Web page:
Breaking New Ground

On Thursday this week we had the official Ground Breaking ceremony for our new Welcome Church building. Exciting times!

Mike Deavin (our Chair of Trustees), David Maskell (a fellow church elder and member of the Buildings Team) and myself (the new boy) each had a turn digging with a shiny new spade.

It was hard work so we soon gave up and drank champagne instead, letting the professionals get on with the job (not entirely sure what our Baptist forebears would say to that …)

Mike gave a short speech to remind us of the buildings journey we’ve taken as a church to arrive at this point. He and others have been working towards this for over twenty years now, so this is a significant moment for the Buildings Team.

 

 

I’m pleased to say that the building work is now well underway. The old houses are quickly being demolished, and the site should be fully cleared and ready for excavation to begin by the end of January. Soon enough, something new and exciting will start to emerge from the rubble of our site.

Finance

Don’t forget that we are still raising the last bit of money that will allow us to complete all the work we want to do, and we have £140,000 still to go (having already raised £1.86m).

You don’t have to wait for a special gift day to contribute. 😉

Prayer

Let’s all be praying for the work to go well with no delays, problems or accidents. I’m praying for three P’s:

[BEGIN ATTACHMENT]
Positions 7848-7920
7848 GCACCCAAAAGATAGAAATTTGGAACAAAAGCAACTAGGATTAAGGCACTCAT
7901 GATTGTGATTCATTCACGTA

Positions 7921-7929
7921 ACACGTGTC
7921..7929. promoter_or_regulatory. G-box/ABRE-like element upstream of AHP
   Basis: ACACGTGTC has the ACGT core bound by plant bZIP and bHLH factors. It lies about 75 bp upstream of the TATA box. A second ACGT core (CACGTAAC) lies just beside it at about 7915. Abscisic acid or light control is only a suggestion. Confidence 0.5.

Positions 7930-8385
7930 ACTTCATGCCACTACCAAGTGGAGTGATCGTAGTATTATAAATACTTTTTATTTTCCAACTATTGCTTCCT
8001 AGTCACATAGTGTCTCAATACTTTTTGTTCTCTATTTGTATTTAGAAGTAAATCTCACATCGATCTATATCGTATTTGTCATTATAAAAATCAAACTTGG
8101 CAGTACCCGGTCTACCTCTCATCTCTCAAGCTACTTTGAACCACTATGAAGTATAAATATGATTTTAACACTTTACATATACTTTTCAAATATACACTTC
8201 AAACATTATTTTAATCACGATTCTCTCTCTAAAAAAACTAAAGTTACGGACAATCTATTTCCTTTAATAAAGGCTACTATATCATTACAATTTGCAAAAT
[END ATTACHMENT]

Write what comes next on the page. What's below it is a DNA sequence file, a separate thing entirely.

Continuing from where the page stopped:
• Provision
  • Protection and
  • Progress

And here are some photos to show you what the site looks like right now. Enjoy:

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2 thoughts on “Breaking New Ground

  1. EXTRACT FROM JOHN GLOSTER’S PREQUEL TO “WELCOME CHURCH STORY” CURRENTLY IN PREPARATION
    On 3 October 1879 it was agreed to purchase a small piece of land in Goldsworth Road [only a few hundred metres from where the Welcome Centre now stands] and build a small building, with room for expansion in the future… Two weeks later permission to go ahead with the building was obtained. The initial cost for the work was estimated to be around £300. Members of Addlestone Baptist Church agreed to contribute £100 and new members from Woking £100. By 10 February 1880 Rev Samuel and Edward William Tarbox [the Steve Petch and David Maskell of their day] laid the memorial stones in the partially erected building and on 15 March the building was formerly opened for public services with an afternoon prayer and praise meeting, followed by a tea and public worship in the evening [no mention of Champaign, I’m afraid].

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